Open Access Original Research Article

Microbial Flora of Fish Feeds Sold in Asaba, Southern Nigeria

A. A. Nwabueze, E. O. Nwabueze

Journal of Experimental Agriculture International, Page 27-32
DOI: 10.9734/AJEA/2011/197

The microbial flora of fish feeds was investigated in this study. Commercially available fish feed samples were procured from sales outlets in Asaba, southern Nigeria. Three common fish feeds of three different particle sizes each, Coppens (6mm, 4.5 and 3mm), Dizengolf (10mm, 4.5mm and 2mm) and Durante (6mm, 3mm and 2mm) were cultured under laboratory conditions for bacteria and fungi growth. Serial dilutions of the fish feeds were made. The sub-cultured and pure cultures of samples were obtained. Bacteria isolates were characterized and identified. Bacterial count was determined using spread plate count. Isolated and identified bacteria were Escherichia coli and Staphylococcus aureus. Out of the nine sizes of cultured fish feed samples examined, E. coli was found in eight while one had S. aureus. Four of the samples had both E. coli and S. aureus.  Bacterial counts from Coppens feed was significantly higher (P<0.05) than bacterial counts from Dizengolf and Durante fish feeds which had counts not significantly different (P>0.05) from each other. No fungus was found. Results obtained show that fish feeds sold in Asaba may have microbial flora with bacteria as the dominant microorganism. Storage conditions and unhygienic handling during storage, probably introduced bacterial flora in the fish feeds. Long duration of storage and scooping of feeds in small quantities during sales should be discouraged. Also, improved storage conditions to prevent fish feed contamination by microorganisms are recommended.

Open Access Original Research Article

Determination of Probability of Selection for Two Measures of Sizes Using Unequal Probability Sampling in Agricultural Sample Surveys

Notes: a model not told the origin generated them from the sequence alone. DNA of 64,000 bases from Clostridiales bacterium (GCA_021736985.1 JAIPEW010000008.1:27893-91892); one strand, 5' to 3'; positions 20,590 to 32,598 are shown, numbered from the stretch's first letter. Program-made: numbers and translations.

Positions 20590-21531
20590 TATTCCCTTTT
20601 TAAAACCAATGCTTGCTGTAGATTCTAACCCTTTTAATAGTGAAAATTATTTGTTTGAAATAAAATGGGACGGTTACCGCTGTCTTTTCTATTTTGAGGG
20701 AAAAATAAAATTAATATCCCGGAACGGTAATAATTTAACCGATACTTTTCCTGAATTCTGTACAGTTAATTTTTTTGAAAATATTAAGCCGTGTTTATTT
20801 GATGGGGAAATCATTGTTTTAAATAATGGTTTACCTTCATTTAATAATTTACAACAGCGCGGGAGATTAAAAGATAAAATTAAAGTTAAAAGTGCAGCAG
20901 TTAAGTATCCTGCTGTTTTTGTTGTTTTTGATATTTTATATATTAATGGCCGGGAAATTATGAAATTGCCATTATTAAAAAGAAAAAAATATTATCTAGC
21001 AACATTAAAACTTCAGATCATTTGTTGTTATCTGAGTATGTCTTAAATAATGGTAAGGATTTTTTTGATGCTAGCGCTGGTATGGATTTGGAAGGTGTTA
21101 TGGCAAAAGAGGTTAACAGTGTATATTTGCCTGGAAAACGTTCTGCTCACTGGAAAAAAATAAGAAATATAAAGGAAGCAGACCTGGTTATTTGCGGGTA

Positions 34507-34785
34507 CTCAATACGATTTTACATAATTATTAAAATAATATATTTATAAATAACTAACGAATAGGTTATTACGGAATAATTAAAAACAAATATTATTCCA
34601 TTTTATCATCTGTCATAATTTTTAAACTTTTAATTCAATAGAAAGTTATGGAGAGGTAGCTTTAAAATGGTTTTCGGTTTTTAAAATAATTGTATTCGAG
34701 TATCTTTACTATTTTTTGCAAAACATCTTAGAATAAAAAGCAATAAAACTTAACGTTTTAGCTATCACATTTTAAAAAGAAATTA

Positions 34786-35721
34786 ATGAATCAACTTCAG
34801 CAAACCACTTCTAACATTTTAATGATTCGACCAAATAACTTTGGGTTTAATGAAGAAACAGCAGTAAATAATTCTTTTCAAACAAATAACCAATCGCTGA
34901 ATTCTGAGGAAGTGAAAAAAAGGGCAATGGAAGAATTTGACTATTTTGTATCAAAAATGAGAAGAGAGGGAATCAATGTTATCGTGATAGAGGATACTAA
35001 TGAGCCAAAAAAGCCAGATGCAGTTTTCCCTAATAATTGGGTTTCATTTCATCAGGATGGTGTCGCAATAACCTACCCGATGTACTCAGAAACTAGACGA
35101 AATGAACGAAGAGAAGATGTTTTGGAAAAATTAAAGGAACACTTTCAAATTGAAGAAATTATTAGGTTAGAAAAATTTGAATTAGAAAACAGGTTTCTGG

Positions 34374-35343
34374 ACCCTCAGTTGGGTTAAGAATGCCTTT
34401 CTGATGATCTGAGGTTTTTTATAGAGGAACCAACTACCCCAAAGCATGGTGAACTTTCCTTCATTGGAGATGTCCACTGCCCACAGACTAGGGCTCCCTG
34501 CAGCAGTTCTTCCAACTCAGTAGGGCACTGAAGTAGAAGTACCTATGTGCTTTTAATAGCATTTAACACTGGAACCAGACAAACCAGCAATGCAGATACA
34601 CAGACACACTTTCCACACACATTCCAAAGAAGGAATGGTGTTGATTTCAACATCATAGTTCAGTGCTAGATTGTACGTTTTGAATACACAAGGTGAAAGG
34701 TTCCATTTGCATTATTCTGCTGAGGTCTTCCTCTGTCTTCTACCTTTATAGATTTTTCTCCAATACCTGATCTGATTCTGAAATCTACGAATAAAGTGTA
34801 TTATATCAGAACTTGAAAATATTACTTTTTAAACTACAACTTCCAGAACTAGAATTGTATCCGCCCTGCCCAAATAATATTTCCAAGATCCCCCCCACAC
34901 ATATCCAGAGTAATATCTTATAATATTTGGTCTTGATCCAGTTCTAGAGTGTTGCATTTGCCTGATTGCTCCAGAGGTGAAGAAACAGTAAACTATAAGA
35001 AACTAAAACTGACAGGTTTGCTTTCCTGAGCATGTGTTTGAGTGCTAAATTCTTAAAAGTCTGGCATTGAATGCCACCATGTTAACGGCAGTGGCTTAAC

Abdul Qayyum, Muhammad Khalid Pervaiz

Journal of Experimental Agriculture International, Page 33-39
DOI: 10.9734/AJEA/2011/168

In this paper an effort has been made to design a methodology for the determination of probability of selection for the cases where more than one measure of sizes are involved, especially in the case of agricultural sample surveys. So far no effort has been made for the cases of this sort in the literature of unequal probability sampling / probability proportional to size sampling. In this paper, a method has been developed to merge two measures of sizes in to one, which has combined proportional affect of both measures of sizes. The method is also valid for two measures of sizes having different units of measurements. It is also an unprecedented effort. A comparative study, using Horvitz – Thompson estimator and taking examples from agricultural surveys have been carried out to assess the performance of the new methodology.

Open Access Original Research Article

Yield and Yield Components of Sweet Potato as Influenced by Plant Density: In Adami Tulu Jido Kombolcha District, Central Rift Valley of Ethiopia

Teshome Abdissa, Amenti Chali, Kassaye Tolessa, Fiseha Tadese, Geremew Awas

Journal of Experimental Agriculture International, Page 40-48
DOI: 10.9734/AJEA/2011/173

Two best performing, morphologically different sweet potato varieties namely, Balella and Bareda, were used to determine optimum spacing between plants and rows in central rift valley of Ethiopia by participating different influential factors from the commencement of the activity. The results indicated that total tuber yield of Balella (644 ±105 q ha-1) performed better with spacing 20 cm x 80 cm than the rest of the treatments i.e., 20 cm x 60 cm (590 ±104 q ha-1) and 50 x 60 cm (522 ±137 q ha-1). But the net marketable yield obtained at spacing combination of 20 cm x 60 cm (590±104 q ha-1) was by far better being followed by 20 cm x 80 cm and 50 cm x 60 cm that gave average yield of 583±82 q ha-1 and 463±93 q ha-1, respectively. Correlation matrix of dependent variables resulted that green top weight was significantly correlated with total and marketable root yield (0.887** and 0.846**, respectively). This indicated that variation in total root yield and marketable root yield was accounted by the linear function of total green top yield r2=78.7 % and r2=71.6%, respectively. For Bareda, 20 cm x 60 cm spacing gave total yield of 409 ± 257 q ha-1 followed by 20 cm x100 cm and 30 cm x 60 cm that gave yield of 347 ±139 q ha-1 and 294 ± 63 q ha-1, respectively. The correlation of green top and total root yield obtained for Bareda was strong and positive (r=0.689**).